- White Rioja: Fernandez Gomez Seleccion Familia White Rioja 2015
- Chardonnay: Cuvaison Estate Carneros Napa Valley Chardonnay 2014
Pro Tip: Look into a wine’s structure before determining whether you should age it. Features such as high acidity, polyphenols (tannins), high sweetness levels, and higher alcohol levels should be the same across the board. If a wine has all of the above but not much sweetness, then it’s probably not a wine you’d want to age. In addition, a bad tasting young wine won’t get better with age!
Try To Obtain Balanced Humidity
As we’ve discussed the importance of the setting of your wine, part of that has to do with the “weather” of the room. We’ve discussed the temperature—ideally 55 degrees for aging, but between 45 and 65 for storing. But what we didn’t yet mention is the importance of the humidity level of your space.
The humidity level for storing wine should hover around 50–70 percent—this will help avoid chances of dried out corks. Too high of a humidity level and you’ll dehydrate the cork, oxidize your wine, and even bring mold into play. Most of us can’t easily fix the humidity levels in our homes, which is why wine cellars or wine refrigerators make such a lovely impact. Just make sure you’re looking for fridges with humidity controls!
Think About Orientation
Bottle orientation is important. When it comes to aging wine, the position you lie your bottles is a critical part of the process. Wine should always be stored horizontally. However, you don’t have to store Champagne and screw cap bottles this way; it won’t have a negative effect either way. Think about the wine racks you see—they’re designed to orient the wine on its side. Why? It’s all about the cork!
When you position wines horizontally, you let the cork stay moistened and keep it from drying out. Remember, if your cork dries out, then lots of faults could arise in your wine before it’s even opened.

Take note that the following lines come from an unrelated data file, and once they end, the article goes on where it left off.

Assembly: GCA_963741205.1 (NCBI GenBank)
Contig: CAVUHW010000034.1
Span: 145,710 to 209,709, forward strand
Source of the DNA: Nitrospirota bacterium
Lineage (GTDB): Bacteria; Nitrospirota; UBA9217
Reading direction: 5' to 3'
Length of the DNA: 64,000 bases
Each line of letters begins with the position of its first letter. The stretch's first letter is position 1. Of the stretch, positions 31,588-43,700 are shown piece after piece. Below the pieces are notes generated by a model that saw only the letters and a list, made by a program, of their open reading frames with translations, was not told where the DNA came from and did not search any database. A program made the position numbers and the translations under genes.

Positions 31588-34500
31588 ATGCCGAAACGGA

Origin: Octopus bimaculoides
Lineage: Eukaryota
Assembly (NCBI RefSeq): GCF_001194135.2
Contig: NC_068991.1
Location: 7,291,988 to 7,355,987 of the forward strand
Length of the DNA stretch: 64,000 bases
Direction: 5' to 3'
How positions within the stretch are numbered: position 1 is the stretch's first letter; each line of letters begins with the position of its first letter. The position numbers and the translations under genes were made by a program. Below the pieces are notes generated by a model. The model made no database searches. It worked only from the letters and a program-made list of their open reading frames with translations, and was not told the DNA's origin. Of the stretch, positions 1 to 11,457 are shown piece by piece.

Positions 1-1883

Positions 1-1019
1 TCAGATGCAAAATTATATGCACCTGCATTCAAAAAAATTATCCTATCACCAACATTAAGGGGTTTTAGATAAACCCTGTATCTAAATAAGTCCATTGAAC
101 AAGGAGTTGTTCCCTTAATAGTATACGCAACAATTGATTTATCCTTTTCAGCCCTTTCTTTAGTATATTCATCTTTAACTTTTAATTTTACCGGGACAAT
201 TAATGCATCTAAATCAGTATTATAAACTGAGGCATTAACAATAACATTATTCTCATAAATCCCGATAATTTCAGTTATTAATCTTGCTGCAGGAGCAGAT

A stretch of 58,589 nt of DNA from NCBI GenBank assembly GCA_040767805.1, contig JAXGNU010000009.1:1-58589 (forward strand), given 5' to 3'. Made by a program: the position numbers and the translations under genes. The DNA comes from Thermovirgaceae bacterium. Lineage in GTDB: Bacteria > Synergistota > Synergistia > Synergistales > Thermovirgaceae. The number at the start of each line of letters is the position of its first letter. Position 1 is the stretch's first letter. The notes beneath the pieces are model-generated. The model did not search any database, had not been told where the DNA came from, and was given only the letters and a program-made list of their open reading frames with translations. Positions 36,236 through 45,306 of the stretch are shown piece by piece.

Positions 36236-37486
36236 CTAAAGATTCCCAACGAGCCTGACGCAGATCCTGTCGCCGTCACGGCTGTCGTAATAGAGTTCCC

Be Cautious with Vibrations
Along the lines of orientation, we want to remind you to think about movement. Constant shifting or vibrating of the wine will keep it from maturing gracefully. If you obtain a bottle of wine you wish to age, then remember that it should sleep undisturbed during that aging period.
Overall – Preserve Quality
If you’re purchasing premium vintages, then you’re making the choice to invest in quality; this means that you need to make the choice to preserve that quality. Simply said, strictly monitor the quality of your wine. Create a log or system to catalog your collection and note when wines are at their peak and when they’re no longer supreme.
One idea people have is to place bottles of the same vintage in the cellar. After a year, open one bottle and see if it has preserved its quality. If yes, keep those other bottles going! If not, then it’s time to drink the others before they truly deteriorate.
That’s a wrap! We hope our guide on how to store and age wine helps you maintain and preserve some of your favorite bottles from your favorite places. Get a wine fridge if you can, a wine cellar if it’s possible, and both if you’re feeling up to it! If those aren’t options, you can even try keeping special bottles in the back of a dark closet!
And of course, when it comes to the wines to fill your space, turn to Wines ‘Til Sold Out. Our high-end wine is just what you need to start your premium collection, and they’ll get delivered straight to your door. Don’t miss out!